That’s when they turned to dscout.

If I can say to a client, ‘We surveyed 900 people,’ that checks a couple of boxes and gives us credibility in the room.

The solution:

To get the high level of business value their partner needed, they needed to work quickly.

“It’s very easy to say, ‘We don’t have time to do consumer research,’ so for our organization, the true value of a platform like dscout is that it has incredible breadth and flexibility. We can do a lot of different things with it and stay within the platform. We can run diary studies, surveys, and one-on-one interviews. We can get instant feedback from people, and then reach back out to them and follow up…. and we can do it all very quickly.”

Luckily, dscout allowed Salesforce Ignite to shorten timelines dramatically in order to deliver on the technology’s high-level business value.

“When I first started consulting, we would allocate a month for the round of research. It would be a week of recruiting and writing your screeners, and maybe another couple of days of following up with people, scheduling, and booking your travel to different cities for representation,” he explains. “Then a week of ethnographic research.”

“It’s really hard to justify that kind of time investment when your stakeholder may not be asking for those ground-level consumer insights—but we need them no matter what. So being able to do it more quickly [with dscout] has been a tremendous value add.”

They also leveraged dscout’s screener tool to use it “as a survey” to better tailor and hone their fieldwork. This helped lend credibility to their process and get stakeholders to buy in.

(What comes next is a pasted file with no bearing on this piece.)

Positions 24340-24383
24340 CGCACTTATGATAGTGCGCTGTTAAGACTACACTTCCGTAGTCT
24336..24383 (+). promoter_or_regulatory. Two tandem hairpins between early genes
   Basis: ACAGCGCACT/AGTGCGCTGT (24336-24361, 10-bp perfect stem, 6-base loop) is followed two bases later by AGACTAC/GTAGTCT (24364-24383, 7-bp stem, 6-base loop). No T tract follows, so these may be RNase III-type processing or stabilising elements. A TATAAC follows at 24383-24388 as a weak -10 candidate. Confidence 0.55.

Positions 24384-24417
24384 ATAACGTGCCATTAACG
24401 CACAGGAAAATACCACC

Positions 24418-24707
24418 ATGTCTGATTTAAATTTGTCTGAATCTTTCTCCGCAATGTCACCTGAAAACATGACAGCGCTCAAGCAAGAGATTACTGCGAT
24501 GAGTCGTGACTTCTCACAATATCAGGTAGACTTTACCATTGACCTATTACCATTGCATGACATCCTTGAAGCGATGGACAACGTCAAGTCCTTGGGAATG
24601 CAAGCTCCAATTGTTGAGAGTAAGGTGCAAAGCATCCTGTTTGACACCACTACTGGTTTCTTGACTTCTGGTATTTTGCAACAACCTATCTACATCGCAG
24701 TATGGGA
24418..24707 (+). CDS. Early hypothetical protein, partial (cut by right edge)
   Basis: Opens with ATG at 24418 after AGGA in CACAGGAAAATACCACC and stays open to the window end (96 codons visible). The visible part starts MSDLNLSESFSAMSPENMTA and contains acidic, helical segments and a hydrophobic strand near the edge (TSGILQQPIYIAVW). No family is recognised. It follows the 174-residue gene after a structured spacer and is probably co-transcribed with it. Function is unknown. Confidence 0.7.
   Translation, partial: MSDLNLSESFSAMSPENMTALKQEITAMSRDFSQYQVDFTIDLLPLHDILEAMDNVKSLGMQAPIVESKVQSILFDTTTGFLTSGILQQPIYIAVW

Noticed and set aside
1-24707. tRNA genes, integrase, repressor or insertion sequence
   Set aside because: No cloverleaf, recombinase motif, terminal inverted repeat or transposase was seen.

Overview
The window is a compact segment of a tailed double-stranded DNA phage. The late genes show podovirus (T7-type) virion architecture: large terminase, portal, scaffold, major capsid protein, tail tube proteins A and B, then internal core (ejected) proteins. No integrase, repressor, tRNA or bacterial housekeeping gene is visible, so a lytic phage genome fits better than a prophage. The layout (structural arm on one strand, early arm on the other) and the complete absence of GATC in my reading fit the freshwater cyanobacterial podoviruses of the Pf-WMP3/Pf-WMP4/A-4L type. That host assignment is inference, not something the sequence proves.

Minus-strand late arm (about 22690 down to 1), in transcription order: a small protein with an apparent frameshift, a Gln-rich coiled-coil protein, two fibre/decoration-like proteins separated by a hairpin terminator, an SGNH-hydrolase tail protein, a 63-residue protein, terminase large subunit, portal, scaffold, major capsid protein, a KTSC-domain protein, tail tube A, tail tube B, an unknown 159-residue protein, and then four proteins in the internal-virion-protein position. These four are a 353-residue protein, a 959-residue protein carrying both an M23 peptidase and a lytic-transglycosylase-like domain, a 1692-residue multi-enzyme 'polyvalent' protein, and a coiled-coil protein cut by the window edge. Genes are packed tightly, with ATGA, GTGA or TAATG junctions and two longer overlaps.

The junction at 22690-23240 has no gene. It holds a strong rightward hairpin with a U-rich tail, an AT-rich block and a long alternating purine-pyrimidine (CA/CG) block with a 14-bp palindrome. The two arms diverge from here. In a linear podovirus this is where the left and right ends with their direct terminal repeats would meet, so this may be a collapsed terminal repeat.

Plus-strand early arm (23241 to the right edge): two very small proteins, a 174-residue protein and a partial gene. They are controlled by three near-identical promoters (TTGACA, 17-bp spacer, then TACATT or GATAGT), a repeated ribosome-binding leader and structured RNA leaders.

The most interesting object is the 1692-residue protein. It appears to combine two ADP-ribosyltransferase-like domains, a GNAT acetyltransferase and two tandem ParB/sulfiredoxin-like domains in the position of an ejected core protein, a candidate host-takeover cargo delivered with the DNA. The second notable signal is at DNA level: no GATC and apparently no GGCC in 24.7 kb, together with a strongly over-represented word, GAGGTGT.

“If I can say to a client, ‘We surveyed 900 people,’ that checks a couple of boxes and gives us credibility in the room,” Chris says.

With dscout they were also able to conduct interviews, use concept comparisons, and attain diary work all in the same sprint.

Case Study: Dear Diary …

We spoke to [our scouts] in depth and had them do diary studies about their lives.

That’s not just hearing what people say. It’s actually seeing what they do. And there’s a big difference in that. There’s observational value in being able to see what a person does, which is often different than what they say they do.

A diary study also helps you see just a snapshot of their life without you actually being there. It’s kind of the quantum theory that says the act of observation changes the outcome inherently, right? So if you were in a house talking to someone, you’re going to change the way they act. I think it’s a little purer with a phone.

The impact:

In the end, Chris and his team were able to identify the underlying value proposition and opportunities where this product could delight their customers.

“We had this observation that the technology was fairly complex and could only be totally understood by kids in the nine-to-ten-year age range,” he explains. “But that was also exactly when kids moved away from toys they played when they were younger. So we got to this conclusion in a week or two about what we called the ‘abandonment chasm,’ which was exactly when you want to be selling them something.”

Using data attained by their partner, they were able to back up their findings. “And they had that represented in their data as well from thousands of survey responses and things they spent a lot of money and time getting to—but they didn’t have the insight of what to do about it,” he says. “And we did. We got to do something that was quantifiable and backed up by their own research, but we had greater insight on it.”

Tony Ho Tran

Tony Ho Tran is a freelance journalist based in Chicago. His articles have appeared in Huff Post, Business Insider, Growthlab, and wherever else fine writing is published.